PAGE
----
Mr. Pixelsmith answers this letter from Web Design reader in Toronto: |
Curious what you think about the color scheme at the Christian Mommies site. Should it be changed? What would you recommend?
Harmonizing Unity in Color Schemes
... unity makes the reader feel "comfortable"
Wow. What can I say. I think it's lacking unity. Folks, here's the way the site looked the day I reviewed it. (50K 701 x 472 GIF file)
- Color Analysis
- You've got the magenta thing going at the top, then all the yellow, then that orange/russett box in the content area, none of which really goes together.
- The burgundy/mauve part of the magenta is okay, but the bright magenta has to go. It's simply too ... how shall I say it ... garish?
- Choosing a Color Theme
You should decide on a color family -- a set of shades of one or two colors -- and then stick with those colors. Generally it would be considered best to select analogous colors as your primary set. These can come from any position around the color wheel so long as they're related.
Then introduce a complementary color as an accent to use very sparingly.
If you should decide on yellows and browns, which are warm colors, then you might use a blue or green as the accent. Use accent colors judiciously, only where you need emphasis -- not in backgrounds.
For my personal feeling, it simply looks too bright. Mommies probably put up with too much of that 'look' in their children's world anyway. You might experiment with a more calming look -- something neutral and warm. By the time Mommies get around to surfing the web, they probably aren't looking for bright colors or excitement.
- Testing color themes with CSS
Make yourself a copy of your page, and then DELETE all the colors.
Grab a neutral background tile like "Stripes" or perhaps "Speckled Tan" or even "Gold linen" or something similar. (I'm sure you have dozens of such images.)
This would be considered "calm" and "warm" -- so pop it into your test page, and automatically the page will be "calmer"
Now open the GIF in Photoshop... zoom in very, very tight and look for tans and very pale yellows. Photoshop should display the HEX code for the color in the "Info" palette when you move the Eyedropper tool over various pixels.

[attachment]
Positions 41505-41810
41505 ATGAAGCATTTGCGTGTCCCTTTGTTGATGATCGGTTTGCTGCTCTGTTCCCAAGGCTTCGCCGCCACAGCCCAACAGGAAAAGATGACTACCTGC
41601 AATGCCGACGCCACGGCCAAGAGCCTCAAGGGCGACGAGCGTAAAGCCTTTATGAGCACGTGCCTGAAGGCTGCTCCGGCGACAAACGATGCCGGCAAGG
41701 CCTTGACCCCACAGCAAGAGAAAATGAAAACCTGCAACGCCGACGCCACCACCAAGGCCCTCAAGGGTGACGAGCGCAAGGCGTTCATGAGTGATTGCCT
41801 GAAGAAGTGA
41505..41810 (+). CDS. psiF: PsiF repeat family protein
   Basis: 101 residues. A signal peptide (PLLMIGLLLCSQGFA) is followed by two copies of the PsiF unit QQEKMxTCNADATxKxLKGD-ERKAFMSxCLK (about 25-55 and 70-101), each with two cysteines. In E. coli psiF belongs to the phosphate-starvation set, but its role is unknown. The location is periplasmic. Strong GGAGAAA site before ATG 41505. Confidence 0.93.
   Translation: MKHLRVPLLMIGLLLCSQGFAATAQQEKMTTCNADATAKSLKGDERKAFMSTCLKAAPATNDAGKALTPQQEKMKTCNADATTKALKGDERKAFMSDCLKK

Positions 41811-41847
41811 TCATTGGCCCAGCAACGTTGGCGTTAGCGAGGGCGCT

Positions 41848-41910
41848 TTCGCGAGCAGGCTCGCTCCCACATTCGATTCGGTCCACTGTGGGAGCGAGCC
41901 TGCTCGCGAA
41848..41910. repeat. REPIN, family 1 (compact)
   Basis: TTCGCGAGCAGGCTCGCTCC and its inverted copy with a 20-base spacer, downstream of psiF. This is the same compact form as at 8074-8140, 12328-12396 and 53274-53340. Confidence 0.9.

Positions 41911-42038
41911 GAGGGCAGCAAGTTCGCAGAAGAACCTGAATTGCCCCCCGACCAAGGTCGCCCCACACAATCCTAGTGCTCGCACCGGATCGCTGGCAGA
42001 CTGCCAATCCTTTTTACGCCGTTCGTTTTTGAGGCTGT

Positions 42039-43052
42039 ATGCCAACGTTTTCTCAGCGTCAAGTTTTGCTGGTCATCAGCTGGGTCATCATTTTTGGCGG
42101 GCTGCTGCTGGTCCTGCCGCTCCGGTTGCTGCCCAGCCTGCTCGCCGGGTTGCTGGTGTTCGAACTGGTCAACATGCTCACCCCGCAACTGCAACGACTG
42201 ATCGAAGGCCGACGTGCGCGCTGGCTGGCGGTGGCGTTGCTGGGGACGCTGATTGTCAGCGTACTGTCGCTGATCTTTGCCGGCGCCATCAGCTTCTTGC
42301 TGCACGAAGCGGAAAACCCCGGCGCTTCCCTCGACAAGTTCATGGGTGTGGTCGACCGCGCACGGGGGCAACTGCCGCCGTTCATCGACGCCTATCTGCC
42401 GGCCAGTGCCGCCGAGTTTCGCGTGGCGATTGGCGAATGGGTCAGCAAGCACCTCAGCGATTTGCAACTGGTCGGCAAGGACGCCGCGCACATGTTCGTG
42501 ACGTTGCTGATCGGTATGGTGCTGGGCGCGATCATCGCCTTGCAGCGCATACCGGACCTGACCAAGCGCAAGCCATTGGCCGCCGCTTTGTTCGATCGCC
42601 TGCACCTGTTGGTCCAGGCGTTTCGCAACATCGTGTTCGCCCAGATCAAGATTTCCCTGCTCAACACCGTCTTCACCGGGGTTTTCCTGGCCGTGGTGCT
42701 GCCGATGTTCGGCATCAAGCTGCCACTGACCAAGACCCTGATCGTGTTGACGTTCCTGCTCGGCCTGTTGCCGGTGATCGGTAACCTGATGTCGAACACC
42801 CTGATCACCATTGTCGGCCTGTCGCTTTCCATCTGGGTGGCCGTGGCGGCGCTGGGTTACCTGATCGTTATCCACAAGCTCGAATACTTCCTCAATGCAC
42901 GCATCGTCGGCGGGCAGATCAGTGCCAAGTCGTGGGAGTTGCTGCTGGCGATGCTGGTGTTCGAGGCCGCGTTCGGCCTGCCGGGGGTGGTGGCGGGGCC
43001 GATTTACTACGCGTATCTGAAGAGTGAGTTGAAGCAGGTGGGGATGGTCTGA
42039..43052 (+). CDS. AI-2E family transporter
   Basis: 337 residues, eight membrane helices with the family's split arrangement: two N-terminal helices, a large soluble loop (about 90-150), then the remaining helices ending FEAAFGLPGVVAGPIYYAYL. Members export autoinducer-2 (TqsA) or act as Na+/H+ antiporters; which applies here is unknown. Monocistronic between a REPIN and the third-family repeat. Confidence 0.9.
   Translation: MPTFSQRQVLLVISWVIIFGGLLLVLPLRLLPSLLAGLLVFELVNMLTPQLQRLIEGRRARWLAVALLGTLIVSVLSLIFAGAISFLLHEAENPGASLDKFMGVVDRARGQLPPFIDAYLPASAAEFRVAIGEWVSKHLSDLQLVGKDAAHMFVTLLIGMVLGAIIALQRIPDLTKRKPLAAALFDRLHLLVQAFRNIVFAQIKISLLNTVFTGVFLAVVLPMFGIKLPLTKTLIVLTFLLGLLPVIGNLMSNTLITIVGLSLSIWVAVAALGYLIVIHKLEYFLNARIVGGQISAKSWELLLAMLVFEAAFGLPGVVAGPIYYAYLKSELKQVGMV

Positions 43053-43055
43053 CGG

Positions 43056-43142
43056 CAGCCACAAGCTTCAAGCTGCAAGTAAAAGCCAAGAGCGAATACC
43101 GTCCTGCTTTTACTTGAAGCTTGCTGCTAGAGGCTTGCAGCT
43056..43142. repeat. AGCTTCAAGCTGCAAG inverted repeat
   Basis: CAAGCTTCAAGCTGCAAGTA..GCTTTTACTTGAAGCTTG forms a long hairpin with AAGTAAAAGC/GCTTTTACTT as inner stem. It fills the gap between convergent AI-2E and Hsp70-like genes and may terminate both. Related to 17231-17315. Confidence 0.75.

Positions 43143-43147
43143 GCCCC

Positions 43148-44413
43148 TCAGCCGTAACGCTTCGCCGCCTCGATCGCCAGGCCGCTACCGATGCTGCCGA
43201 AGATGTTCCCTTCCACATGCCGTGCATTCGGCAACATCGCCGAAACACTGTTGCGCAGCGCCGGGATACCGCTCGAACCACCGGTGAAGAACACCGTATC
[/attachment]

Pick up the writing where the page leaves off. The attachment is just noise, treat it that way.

Those HEX codes are ones you can use for your various table
cells. Select darker colors from the tile for heading colors
or other "emphasis" items. A medium green, orange or even blue makes a nice "compliment"
to this range.
It's only a suggestion, you may want to go with all blues or
something. But you need to "harmonize" the colors for unity.
- Using the Style Sheets
I note you're using style sheets. You can test different color schemes by modifying the sheet, once you've tagged your page to support CSS in the colors used. Rename the style sheets as you go along, then they are interchangable. Maybe different seasonal color schemes would be cool.
Read down through this page where we've done seasonal color schemes over the months. These are color combinations that offer harmony, an accent and even some hybrid "builds" that give you a lot of flexibility.
Take a look at a staging page where another reader is testing different
color schemes for the user group network.
Here, you'll see a tan/brown scheme. But, notice to the right
there's a link to "purple" ... try it. Then use the "Back" and "Forward" buttons to switch quickly between color tests. Then add this page to the mix, and toggle through the pages. (Don't click anything, they're only testing pages, and the links aren't hooked up yet.)
This kind of testing allows you to look at various combinations. Once you have the CSS tags in place, it's a simple matter of cloning the style sheet with different codes.
- Gathering ideas for color combinations
Also use these as reference pages. I think "Pastels" would be nice for "Mommies"
You can also refer to "charts" with even more ideas for finding color "families"
If this has been of help to you, let me know.
- Have fun...